Tell us about your lead single from the album – The Klas

I wrote The Klas the very same day my red Farfisa was delivered. Drums, bass guitar, organ, all the other guitars and of course the voice, all that you hear was played by me. I’m a loner, I’ve never asked anyone to help me dealing with the composition and recording. I rely a lot on other musicians to play my music live and trust them to bring out the best version of it on stage.

Which other artists have you been listening to or seen live lately?

Lately I attended the concerts of Ennio Morricone, Devendra Banhart and Timber Timbre, who are all artists I dig. I actually listen to many different kinds of music, especially folk and electronic.

You’re setting out to play across Europe shortly – is there a difference in how crowds react to you in different countries?

Yes, there is a big difference, such as the way the stage is set and the connection that arises with the audience. Generally speaking the small-medium venues are the ones that excite me more as people are closer to you and you can really get the warmest vibes. It is very important for me to get out of the studio and look at how the people react while listening to my songs… I get their emotions and sometimes it’s such a thrill, food for the soul.

What do you do when you’re not making music?

Apart from music, I practise Tai-Chi, a discipline that is fundamental to get body and mind synchronised. I read and often I escape from the city by taking long walks in the woods or very isolated mountain places. I love being alone.

And what are your plans and hopes for 2019?

I moved to Sheffield a few months ago and since I arrived I immediately started writing. Some of this music will flow into Sonic Jesus’ new album, that’s for sure, but I can’t hide that another project is on its way… can’t say more!

Sonic Jesus will be playing live at The Shacklewell Arms in London on 30th November and at Manchester’s Night and Day Cafe on 2nd December prior to a string of European dates. You can listen to The Klas now  and pre-order Memories on vinyl here.

Promo photos via Cabin Fever Collective PR

12th November 2018

Interview – LibraLibra

Fresh from causing a stir at Dials Festival and the release of their new single, LibraLibra are shaping up to be one of the most intriguing new bands around. Vocalist Beth gave us an insight into what makes them tick…

Everyone loved your set at Dials Festival – how was the day for you?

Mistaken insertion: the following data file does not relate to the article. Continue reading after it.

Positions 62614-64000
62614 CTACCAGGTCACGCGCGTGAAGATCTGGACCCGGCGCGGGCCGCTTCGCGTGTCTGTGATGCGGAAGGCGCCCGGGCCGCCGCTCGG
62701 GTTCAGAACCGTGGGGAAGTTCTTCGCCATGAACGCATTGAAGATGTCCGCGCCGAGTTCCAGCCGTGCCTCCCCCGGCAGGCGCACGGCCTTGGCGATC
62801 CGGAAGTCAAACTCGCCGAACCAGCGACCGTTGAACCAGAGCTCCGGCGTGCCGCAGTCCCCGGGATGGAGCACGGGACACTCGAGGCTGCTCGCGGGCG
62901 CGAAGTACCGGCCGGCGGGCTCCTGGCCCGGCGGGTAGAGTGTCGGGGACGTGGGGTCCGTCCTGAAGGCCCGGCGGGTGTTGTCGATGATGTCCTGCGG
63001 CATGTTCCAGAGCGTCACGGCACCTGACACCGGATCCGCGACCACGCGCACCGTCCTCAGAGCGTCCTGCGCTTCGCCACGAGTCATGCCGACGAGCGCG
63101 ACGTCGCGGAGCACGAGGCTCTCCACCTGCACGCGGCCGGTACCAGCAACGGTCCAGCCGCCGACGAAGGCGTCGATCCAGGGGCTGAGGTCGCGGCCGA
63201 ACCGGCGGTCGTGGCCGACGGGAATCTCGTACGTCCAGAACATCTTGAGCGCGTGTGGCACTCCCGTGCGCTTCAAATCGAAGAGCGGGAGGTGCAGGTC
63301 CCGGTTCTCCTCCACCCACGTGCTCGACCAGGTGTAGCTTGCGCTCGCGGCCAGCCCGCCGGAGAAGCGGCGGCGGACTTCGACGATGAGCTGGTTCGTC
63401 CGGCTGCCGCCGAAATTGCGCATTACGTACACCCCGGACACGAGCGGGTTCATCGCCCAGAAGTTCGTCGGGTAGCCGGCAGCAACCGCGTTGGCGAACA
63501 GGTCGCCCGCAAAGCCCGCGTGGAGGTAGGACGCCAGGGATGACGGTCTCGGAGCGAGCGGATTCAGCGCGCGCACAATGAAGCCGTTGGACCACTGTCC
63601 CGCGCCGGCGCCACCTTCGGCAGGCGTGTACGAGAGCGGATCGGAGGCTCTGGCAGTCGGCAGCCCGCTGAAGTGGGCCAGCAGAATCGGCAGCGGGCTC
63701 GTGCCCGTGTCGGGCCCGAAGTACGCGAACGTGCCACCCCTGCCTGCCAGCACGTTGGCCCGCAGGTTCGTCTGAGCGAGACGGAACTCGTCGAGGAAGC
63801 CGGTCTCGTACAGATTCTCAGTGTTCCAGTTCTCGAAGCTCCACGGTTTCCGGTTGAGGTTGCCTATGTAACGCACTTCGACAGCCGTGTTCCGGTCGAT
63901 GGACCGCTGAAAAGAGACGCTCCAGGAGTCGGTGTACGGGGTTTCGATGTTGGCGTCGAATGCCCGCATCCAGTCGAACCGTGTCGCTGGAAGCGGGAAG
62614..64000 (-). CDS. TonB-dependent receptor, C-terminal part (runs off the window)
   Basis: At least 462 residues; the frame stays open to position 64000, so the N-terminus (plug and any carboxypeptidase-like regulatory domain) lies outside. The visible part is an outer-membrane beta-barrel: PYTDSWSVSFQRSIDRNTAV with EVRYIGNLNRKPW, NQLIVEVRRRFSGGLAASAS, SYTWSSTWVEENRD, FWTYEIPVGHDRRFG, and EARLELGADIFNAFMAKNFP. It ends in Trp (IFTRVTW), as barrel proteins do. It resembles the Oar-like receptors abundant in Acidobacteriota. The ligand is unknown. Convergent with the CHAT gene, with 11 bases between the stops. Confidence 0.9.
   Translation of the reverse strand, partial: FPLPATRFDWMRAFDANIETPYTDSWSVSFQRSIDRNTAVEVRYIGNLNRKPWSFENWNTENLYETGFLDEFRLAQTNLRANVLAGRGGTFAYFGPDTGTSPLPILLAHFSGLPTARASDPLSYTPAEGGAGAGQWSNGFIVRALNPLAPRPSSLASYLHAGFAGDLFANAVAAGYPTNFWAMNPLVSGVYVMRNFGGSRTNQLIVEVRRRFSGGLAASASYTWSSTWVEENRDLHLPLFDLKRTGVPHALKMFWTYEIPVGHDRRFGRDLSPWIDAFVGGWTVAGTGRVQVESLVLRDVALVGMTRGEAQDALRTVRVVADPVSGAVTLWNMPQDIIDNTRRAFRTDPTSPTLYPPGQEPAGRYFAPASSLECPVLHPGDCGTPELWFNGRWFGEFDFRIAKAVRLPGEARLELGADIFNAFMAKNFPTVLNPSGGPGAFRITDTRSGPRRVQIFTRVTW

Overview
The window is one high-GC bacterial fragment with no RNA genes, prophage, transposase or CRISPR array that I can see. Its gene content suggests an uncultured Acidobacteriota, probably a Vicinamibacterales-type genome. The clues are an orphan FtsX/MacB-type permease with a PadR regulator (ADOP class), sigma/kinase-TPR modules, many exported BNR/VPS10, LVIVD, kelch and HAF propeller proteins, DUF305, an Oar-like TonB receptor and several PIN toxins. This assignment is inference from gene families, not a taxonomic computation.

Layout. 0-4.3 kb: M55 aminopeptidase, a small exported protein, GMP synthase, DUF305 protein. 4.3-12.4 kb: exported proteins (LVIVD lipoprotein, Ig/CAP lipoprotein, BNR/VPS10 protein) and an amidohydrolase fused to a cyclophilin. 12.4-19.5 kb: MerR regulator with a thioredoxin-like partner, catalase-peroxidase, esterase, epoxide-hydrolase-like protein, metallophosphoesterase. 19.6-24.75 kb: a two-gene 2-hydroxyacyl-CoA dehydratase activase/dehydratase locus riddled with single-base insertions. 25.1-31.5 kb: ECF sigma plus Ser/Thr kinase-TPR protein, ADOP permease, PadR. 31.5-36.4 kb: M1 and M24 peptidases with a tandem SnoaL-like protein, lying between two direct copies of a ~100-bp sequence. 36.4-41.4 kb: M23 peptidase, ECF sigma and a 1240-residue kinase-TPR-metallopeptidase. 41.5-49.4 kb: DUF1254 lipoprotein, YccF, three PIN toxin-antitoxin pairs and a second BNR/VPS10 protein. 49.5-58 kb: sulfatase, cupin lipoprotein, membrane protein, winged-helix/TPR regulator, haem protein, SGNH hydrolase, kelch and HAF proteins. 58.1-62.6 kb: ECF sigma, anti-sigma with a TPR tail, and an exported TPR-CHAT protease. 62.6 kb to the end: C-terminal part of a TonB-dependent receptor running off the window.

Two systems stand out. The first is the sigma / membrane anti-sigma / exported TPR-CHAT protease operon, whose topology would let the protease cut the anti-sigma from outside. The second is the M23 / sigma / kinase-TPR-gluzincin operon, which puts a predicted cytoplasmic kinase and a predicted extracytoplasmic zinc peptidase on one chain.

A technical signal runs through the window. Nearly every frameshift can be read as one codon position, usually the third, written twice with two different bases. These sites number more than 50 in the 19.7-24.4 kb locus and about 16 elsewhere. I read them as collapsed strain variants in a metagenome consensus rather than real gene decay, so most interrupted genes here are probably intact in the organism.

I absolutely loved the day and it was for a cause very close to my heart (raising money for Solent Mind) – I was so excited to see lots of people come and see us as we were first on, it was pouring with rain and we are still so new so I was expecting to be playing to no-one, haha – so that got us buzzing and then we got to fully enjoy ourselves for the rest of the day and see some of our fav new bands and friends play – Penelope Isles, Lice, Thyla & Tigercub particularly smashed it.

Best/worst experience playing live?

Haha, honestly I couldn’t pinpoint because I’ve had so many good times and so many bad times – but the bad ones make you good (I hope!)… what I mean is I will always remember the bad ones and with that I will do my best to learn from them! They get you good at problem solving on demand as during a performance you haven’t got time to dwell and acknowledge the mistake; you just need to keep going and instantly rectify. I always aim to learn from my mistakes, even though they can sting hard at the time.

When a performance is at its best, it is when I fully let go, when I’m not thinking, I’m just being.

Tell us about your new single Skin and Bone…

This song is definitely my younger self screaming through, kind of like a ghost from my past – I don’t know if mine was particularly normal, maybe it was and people just really don’t talk about how dark things can get. I’m still trying to come to terms with my past but writing and singing is what helps me cope with it, they help me bizarrely understand feelings I couldn’t understand before. Skin and Bone is definitely harping back to a lot of frustration and confusion revolving around growing up.

Which other artists are you listening to at the moment?

I’ve been sessioning Sunns’ latest album Felt – I can’t recommend it enough. IDLES’ new album is pure fire. They’ve been around for a while now but I’ve been getting into Lilacs & Champagne – their self-titled album is on the list. Snapped Ankles are killing it too.

What’s happening for LibraLibra over the next few months?

Lots of exciting things are brewing! We have a few shows lined up in November:

9th Nov we are supporting Projector at The Haunt in Brighton
13th Nov we have just been announced to support Psychic TV at Heaven in London – this is a huge honour for us!
16th Nov we are in Manchester for Off The Record
29th Nov we are collaborating with one of Rachel Maclean’s pieces at the Zabludowicz Collection in London

On top of that, we are writing, recording and making more videos!

Last one, if you could have anyone cover one of your songs who would you choose?

Cher, please cover one of our songs 🙏

Find out more about LibraLibra and watch the video for Skin and Bone right now…you won’t be disappointed

Promo photo via Stunt Girl Management, live photos from Dials Festival by Siobhan

25th October 2018